e it economic or cultural, protectionism always hampers the international growth of watchmaking exports. The subject tends not to come up much in years of plenty, but at a time when some sources of revenue appear to be dwindling, it has become a hot topic once again. Has protectionism been globalised too? And does watchmaking have the wherewithal to fight back?
Trump in the White House? Unthinkable. As was Brexit. Surely the Front National could never manage to outperform both right and left in France? Could Viktor Orban’s Hungary conceivably harden under the influence of neighbouring Russia, itself taking a harder line these days? What about the regional economy of the Middle East? That downturn’s only a blip, isn’t it? The price of oil is sure to pick up again… Certainties are definitely in short supply today. The above examples show just how expectations can be defeated in record time – in a matter of just a few weeks or months. The goalposts of international politics seem to be moving as fast as the changing seasons. Where does watchmaking fit into all of this?
From the USA to China
Watchmaking is just a drop in the bucket of world trade: watch exports from Switzerland accounted for less than CHF 20 billion in 2016. By comparison, Migros, the country’s leading food retailer, notched up domestic sales worth over CHF 27 billion that same year. The fact is, though, that Migros operates on a local market, whereas Swiss watchmaking lives solely thanks to exports – which are now struggling amid the return of protectionism.
Just imagine how different things would be if giants such as India or Brazil were to become more favourable towards luxury watch imports!
Protectionism comes in many forms: higher customs duties, antidumping taxes, subsidies, investment restrictions, and more besides. The Global Trade Alert reveals just how widespread the issue is: the USA has more than 1,000 protectionist measures, 377 of which have been implemented since 2008. Between 2008 and 2015, Russia and India adopted some 500 measures, Brazil a further 281, and China 222 more. Worse still, all these markets are prime targets for Swiss watchmaking, which has to deal with this state of affairs as a result. Just imagine how different things would be if giants such as India (editor’s note: see the analysis of this market in our previous issue) or Brazil were to become more favourable towards luxury watch imports! Meanwhile in China the government has hiked “domestic” taxes targeting purchases made by Chinese visitors to Switzerland, despite the two nations having a free trade agreement.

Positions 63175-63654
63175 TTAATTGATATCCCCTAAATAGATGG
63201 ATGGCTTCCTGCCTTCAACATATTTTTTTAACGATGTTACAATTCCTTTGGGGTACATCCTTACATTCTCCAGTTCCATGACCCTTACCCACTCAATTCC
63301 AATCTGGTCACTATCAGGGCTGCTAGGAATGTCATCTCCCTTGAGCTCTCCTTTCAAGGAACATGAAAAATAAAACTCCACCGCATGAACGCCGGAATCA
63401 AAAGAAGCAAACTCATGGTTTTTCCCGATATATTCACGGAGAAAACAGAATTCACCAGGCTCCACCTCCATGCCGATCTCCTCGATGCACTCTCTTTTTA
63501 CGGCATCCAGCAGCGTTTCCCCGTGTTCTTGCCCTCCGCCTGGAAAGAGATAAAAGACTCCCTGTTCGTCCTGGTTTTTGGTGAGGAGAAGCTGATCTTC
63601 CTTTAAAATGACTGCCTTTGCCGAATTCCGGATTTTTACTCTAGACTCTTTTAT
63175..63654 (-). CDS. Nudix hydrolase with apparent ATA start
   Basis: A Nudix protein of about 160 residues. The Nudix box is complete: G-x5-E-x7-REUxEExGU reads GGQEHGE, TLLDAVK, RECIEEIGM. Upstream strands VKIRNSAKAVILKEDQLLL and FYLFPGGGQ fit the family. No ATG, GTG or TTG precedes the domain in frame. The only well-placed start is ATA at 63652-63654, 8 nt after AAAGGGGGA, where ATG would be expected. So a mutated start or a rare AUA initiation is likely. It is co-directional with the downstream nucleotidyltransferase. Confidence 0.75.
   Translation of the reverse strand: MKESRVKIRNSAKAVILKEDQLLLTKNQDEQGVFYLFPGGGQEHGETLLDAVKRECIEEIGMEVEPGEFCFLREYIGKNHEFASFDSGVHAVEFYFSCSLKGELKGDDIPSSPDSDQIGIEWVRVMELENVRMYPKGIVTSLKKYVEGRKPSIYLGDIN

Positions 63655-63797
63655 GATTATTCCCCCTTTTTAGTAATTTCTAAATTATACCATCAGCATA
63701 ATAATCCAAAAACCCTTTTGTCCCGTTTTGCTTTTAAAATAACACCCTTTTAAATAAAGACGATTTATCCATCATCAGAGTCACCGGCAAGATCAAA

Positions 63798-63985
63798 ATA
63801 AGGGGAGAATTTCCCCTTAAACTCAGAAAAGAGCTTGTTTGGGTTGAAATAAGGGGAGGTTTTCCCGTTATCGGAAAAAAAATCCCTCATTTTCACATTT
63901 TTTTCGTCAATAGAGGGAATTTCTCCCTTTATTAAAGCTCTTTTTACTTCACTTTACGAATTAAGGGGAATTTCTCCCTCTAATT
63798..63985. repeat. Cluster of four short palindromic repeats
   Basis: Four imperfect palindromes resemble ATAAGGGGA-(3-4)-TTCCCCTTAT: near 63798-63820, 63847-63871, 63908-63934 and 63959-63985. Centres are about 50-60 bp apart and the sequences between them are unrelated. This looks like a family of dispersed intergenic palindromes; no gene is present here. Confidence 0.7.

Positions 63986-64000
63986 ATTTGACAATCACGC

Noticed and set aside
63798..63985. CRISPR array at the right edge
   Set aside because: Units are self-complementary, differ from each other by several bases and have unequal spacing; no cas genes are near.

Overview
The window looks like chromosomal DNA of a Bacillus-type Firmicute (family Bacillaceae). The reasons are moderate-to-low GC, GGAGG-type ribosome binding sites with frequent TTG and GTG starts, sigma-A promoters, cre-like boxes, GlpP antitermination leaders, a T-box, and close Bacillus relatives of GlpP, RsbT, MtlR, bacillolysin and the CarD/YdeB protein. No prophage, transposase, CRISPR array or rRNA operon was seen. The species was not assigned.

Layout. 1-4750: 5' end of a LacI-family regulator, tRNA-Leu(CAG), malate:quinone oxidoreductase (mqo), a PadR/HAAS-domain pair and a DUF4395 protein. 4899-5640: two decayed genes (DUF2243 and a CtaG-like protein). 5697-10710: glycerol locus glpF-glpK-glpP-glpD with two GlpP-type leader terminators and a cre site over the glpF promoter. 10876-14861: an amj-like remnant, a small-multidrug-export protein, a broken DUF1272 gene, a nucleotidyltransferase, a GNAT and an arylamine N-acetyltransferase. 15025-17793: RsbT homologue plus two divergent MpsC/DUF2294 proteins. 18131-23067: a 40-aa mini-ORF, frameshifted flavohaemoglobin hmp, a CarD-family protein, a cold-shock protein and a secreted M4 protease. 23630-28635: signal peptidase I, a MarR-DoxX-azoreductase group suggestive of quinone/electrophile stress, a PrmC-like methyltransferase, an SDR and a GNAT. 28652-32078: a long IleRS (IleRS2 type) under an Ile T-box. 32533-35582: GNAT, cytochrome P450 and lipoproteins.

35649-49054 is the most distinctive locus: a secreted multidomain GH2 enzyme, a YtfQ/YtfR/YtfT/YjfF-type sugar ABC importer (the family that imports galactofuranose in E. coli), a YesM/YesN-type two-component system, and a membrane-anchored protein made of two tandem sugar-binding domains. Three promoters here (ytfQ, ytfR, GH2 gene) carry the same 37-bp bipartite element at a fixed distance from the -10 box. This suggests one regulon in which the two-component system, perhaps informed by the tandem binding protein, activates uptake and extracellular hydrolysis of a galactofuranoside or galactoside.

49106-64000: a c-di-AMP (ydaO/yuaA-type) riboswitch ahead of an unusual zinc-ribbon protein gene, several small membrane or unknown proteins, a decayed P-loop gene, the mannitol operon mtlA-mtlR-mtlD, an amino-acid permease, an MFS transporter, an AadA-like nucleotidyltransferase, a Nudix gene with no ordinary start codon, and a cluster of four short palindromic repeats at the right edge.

People have long argued that the current watchmaking crisis is due to turbulence in local economies. But what if the real enemy were protectionism? Are we failing to see the wood for the trees? “The rise of protectionism poses a risk to the global economy,” warned Bernard Arnault, CEO of LVMH, last April.
Mere hype or real risk?
Vincent Subilia, deputy managing director of the Geneva Chamber of Commerce, Industry and Services, takes a more reassuring line: “We need to pay attention to actual facts rather than hype,” he says. “For the time being, the ‘double whammy’ of Trump plus Brexit has not resulted in any actual measures. So far, none of all that has had any direct effect on Swiss watch exports.”
There may be an element of spin, but in some countries reality has been biting for some time now. Mexico has long had high customs duties – which can be as much as 11.5% – while Brazil has long restricted the use of ATA Carnets, which facilitate the international watch trade; its customs duties and VAT rates are still very high, too.